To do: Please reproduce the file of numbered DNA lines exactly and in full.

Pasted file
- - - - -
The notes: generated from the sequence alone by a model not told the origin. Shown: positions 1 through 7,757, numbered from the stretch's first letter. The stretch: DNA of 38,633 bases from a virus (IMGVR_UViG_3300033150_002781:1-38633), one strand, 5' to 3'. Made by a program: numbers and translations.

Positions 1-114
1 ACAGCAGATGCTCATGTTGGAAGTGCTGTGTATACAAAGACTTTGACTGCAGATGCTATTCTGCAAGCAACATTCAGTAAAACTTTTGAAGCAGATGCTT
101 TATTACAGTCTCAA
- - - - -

The notes: generated from the sequence alone by a model not told the origin. Shown: positions 1 through 7,757, numbered from the stretch's first letter. The stretch: DNA of 38,633 bases from a virus (IMGVR_UViG_3300033150_002781:1-38633), one strand, 5' to 3'. Made by a program: numbers and translations.

Positions 1-114
1 ACAGCAGATGCTCATGTTGGAAGTGCTGTGTATACAAAGACTTTGACTGCAGATGCTATTCTGCAAGCAACATTCAGTAAAACTTTTGAAGCAGATGCTT
101 TATTACAGTCTCAA